Cao W, Campbell BC, Dong Q, Davis SM, Yan B. Relative filling time delay based on CT perfusion source imaging: A simple method to predict outcome in acute ischemic stroke. AJNR AM J Neuroradiol. 2014;351:1683–7.
Kaschka IN, Kloska SP, Struffert T, Engelhorn T, Gölitz P, Kurka N, et al. Clot burden and collaterals in anterior circulation stroke: Differences between single-phase CTA and multi-phase 4D-CTA. Clin Neuroradiol. 2014;26(3):309–15.
Flint AC, Cullen SP, Faigeles BS, Rao VA. Predicting long-term outcome after endovascular stroke treatment: the totaled health risks in vascular events score. AJNR Am J Neuroradiol. 2010;31:1192–6.
Strbian D, Meretoja A, Ahlhelm FJ, Pitkäniemi J, Lyrer P, Kaste M, et al. Predicting outcome of IV thrombolysis-treated ischemic stroke patients: the DRAGON score. Neurology. 2012;78:427–32.
Almekhlafi MA, Davalos A, Bonafe A, Chapot R, Gralla J, Pereira VM, STAR Registry Investigators, et al. Impact of age and baseline NIHSS scores on clinical outcomes in the mechanical thrombectomy using solitaire FR in acute ischemic stroke study. AJNR Am J Neuroradiol. 2014;35:1337–40.
National Institutes of Health, National Institute of Neurological Disorders and Stroke. Stroke Scale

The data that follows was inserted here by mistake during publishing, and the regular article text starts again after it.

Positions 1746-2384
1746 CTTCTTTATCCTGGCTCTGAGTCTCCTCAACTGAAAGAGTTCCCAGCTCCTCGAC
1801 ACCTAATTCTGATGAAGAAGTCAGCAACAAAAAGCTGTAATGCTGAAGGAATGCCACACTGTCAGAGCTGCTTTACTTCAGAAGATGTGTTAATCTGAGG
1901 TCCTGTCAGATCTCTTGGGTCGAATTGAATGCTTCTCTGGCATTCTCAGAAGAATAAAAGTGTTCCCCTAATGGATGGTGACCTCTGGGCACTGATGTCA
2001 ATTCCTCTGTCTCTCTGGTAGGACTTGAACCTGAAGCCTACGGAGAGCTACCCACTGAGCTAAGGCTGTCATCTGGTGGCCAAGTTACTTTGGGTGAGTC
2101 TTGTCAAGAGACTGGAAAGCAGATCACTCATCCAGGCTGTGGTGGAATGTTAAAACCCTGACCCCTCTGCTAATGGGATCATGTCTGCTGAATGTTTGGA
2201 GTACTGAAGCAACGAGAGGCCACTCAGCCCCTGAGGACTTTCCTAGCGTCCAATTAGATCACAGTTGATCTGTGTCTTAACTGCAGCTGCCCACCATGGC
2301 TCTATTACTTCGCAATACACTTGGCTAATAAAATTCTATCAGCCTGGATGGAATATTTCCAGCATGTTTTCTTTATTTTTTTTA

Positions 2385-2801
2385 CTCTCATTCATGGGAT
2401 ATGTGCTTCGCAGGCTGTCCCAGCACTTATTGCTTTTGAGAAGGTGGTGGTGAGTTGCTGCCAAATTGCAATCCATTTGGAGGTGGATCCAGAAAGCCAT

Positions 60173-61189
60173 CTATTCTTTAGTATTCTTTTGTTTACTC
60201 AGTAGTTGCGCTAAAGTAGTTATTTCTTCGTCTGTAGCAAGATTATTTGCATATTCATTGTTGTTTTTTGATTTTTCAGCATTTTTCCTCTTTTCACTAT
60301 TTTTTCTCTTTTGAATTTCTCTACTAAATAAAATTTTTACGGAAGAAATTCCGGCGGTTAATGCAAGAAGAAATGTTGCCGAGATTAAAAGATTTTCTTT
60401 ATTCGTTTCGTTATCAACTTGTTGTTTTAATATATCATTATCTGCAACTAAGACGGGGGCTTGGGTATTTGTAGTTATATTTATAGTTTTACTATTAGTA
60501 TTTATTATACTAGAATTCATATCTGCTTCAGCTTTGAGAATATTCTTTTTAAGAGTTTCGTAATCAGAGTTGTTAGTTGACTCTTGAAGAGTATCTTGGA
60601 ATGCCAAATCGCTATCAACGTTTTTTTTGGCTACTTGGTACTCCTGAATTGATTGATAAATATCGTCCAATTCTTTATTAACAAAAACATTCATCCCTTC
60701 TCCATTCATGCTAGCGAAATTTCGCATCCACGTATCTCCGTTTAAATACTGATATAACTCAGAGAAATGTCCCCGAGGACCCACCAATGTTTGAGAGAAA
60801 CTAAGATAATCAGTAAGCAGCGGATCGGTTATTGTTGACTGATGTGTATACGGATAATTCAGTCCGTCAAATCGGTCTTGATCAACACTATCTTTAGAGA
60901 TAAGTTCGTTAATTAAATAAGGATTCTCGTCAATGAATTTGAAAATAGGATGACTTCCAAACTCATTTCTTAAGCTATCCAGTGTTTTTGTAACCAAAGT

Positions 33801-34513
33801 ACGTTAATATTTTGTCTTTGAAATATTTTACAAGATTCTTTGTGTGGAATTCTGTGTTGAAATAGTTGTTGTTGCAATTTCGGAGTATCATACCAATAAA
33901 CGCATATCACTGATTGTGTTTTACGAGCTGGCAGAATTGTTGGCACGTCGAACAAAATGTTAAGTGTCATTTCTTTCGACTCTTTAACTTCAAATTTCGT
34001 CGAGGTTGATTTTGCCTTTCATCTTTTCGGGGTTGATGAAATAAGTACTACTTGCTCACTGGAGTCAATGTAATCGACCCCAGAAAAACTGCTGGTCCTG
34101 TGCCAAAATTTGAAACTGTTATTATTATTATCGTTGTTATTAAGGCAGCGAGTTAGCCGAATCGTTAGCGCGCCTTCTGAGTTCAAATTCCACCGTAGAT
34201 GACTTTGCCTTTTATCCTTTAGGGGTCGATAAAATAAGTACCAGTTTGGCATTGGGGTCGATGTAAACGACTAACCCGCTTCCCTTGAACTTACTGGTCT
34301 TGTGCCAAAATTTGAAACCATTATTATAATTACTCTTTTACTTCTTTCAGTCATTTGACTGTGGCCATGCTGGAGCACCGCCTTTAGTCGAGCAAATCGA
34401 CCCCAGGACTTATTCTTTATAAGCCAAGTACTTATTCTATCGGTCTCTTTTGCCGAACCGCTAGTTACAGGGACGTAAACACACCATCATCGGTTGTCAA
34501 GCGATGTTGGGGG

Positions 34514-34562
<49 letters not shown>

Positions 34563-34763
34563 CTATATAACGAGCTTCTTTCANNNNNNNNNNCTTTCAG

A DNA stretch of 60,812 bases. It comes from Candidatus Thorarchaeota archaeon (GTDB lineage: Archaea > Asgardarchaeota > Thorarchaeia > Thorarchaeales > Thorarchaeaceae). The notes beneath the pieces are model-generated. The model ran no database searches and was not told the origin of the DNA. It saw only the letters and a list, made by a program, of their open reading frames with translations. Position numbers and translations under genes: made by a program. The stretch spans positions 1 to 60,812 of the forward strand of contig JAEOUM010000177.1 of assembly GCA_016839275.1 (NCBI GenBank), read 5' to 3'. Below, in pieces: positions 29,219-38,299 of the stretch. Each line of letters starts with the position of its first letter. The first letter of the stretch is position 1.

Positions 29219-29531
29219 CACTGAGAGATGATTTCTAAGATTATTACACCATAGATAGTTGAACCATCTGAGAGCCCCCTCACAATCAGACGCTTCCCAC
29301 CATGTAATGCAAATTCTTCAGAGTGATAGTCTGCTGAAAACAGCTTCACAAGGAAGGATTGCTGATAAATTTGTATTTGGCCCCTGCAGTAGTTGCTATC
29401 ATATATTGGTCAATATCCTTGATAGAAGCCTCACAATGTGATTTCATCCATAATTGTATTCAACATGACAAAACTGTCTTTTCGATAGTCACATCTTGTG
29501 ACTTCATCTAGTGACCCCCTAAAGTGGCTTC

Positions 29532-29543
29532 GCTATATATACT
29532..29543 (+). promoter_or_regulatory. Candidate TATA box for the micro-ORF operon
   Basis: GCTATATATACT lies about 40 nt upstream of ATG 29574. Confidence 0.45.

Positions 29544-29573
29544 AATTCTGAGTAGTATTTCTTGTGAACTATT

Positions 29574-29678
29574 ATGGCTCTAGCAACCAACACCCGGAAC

"Modified Rankin Scale for Neurologic Disability". MDCalc. Accessed 17 Feb 2015.
Sillanpaa N, Saarinen JT, Rusanen H, Hakomaki J, Lahteela A, Numminen H, et al. The clot burden score, the Boston Acute Stroke Imaging Scale, the cerebral blood volume ASPECTS, and two novel imaging parameters in the prediction of clinical outcome of ischemic stroke patients receiving intravenous thrombolytic therapy. Neuroradiology. 2012;54(7):663–72.
Saarinen JT, Rusanen H, Sillanpää N. Collateral score complements clot location in predicting the outcome of intravenous thrombolysis. AJNR Am J Neuroradiol. 2014;35(10):1892–6.
Mansour OY, Ali AMI, Megahed M. Primary endovascular treatment of acute ischemic stroke using stent retrievers: initial egyptian experience. J Vasc Interv Neurol. 2017;9(6):20–5.
Campbell BC, Mitchell P, Parsons MW, Christensen S, Churilov L, et al. A multicenter, randomized, controlled study to investigate EXtending the time for Thrombolysis in Emergency Neurological Deficits with Intra-Arterial therapy (EXTEND-IA). Int J Stroke. 2014;9(1):126–32.
Goyal M, Menon BK, van Zwam WH, Dippel DW, Mitchell PJ, Demchuk AM, et al. Endovascular thrombectomy after large-vessel ischaemic stroke: a meta-analysis of individual patient data from five randomised trials. Lancet. 2016;387(10029):1723–31.
Menon BK, Sajobi TT, Zhang Y, Rempel JL, Shuaib A, Thornton J, et al. Analysis of workflow and time to treatment on thrombectomy outcome in the endovascular treatment for small core and proximal occlusion ischemic stroke (ESCAPE) randomized, controlled trial. Circulation. 2016;133(23):2279–86.